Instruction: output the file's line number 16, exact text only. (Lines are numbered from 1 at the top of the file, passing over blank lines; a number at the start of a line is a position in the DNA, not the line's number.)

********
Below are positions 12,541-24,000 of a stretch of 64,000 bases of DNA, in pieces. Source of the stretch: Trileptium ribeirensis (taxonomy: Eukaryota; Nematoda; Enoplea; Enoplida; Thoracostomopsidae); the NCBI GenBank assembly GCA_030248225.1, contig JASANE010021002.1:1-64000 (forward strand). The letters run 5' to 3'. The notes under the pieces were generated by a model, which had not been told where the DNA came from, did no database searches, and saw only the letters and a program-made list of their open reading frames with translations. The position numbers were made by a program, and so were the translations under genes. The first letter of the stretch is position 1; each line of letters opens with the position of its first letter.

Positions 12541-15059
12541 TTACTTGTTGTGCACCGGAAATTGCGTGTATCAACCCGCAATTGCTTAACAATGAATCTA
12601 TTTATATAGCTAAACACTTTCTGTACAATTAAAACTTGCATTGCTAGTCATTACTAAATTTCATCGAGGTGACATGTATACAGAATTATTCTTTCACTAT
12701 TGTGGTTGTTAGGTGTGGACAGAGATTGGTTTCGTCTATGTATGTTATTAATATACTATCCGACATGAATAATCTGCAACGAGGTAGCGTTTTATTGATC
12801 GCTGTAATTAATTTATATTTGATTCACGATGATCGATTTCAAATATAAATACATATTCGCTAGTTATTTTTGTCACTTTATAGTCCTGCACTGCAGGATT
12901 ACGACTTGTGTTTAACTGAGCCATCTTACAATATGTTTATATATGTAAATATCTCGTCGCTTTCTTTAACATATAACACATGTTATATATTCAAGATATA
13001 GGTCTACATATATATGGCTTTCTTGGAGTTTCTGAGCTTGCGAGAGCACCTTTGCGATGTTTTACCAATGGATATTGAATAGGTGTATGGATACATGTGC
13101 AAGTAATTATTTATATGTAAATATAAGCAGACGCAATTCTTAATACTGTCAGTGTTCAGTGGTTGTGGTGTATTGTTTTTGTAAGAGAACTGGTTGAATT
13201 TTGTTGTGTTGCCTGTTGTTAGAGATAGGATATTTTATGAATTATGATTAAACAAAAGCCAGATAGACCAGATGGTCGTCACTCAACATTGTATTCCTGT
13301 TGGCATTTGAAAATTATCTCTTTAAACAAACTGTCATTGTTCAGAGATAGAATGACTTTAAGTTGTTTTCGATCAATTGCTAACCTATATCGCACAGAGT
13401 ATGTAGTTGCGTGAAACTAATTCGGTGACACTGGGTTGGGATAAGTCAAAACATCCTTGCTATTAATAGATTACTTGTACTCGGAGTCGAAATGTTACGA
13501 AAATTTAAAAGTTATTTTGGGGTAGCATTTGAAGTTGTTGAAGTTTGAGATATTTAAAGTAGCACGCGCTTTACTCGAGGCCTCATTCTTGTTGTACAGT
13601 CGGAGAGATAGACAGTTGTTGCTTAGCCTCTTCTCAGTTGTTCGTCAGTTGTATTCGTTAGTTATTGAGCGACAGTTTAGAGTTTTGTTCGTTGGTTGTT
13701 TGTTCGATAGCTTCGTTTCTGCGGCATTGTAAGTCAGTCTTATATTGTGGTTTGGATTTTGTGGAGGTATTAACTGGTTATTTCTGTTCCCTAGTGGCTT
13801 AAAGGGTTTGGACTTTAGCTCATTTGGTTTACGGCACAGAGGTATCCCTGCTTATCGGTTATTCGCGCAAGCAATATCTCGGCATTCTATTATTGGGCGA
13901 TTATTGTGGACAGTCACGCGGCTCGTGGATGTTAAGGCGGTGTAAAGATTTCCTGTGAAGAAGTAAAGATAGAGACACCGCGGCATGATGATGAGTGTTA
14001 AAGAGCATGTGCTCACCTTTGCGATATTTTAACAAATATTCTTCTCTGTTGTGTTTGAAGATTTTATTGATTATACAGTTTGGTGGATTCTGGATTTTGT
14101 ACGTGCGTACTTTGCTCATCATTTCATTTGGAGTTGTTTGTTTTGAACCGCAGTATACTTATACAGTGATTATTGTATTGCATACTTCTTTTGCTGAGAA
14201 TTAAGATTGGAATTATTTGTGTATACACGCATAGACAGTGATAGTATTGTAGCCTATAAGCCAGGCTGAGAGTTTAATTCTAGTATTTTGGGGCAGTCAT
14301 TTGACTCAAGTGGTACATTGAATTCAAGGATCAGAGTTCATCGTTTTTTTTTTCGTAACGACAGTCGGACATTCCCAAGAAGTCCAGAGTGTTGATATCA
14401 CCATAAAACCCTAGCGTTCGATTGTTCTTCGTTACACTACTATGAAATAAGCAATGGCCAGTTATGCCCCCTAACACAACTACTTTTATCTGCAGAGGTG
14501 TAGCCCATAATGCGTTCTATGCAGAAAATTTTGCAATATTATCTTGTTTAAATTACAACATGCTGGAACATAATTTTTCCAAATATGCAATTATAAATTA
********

13801 AAAGGGTTTGGACTTTAGCTCATTTGGTTTACGGCACAGAGGTATCCCTGCTTATCGGTTATTCGCGCAAGCAATATCTCGGCATTCTATTATTGGGCGA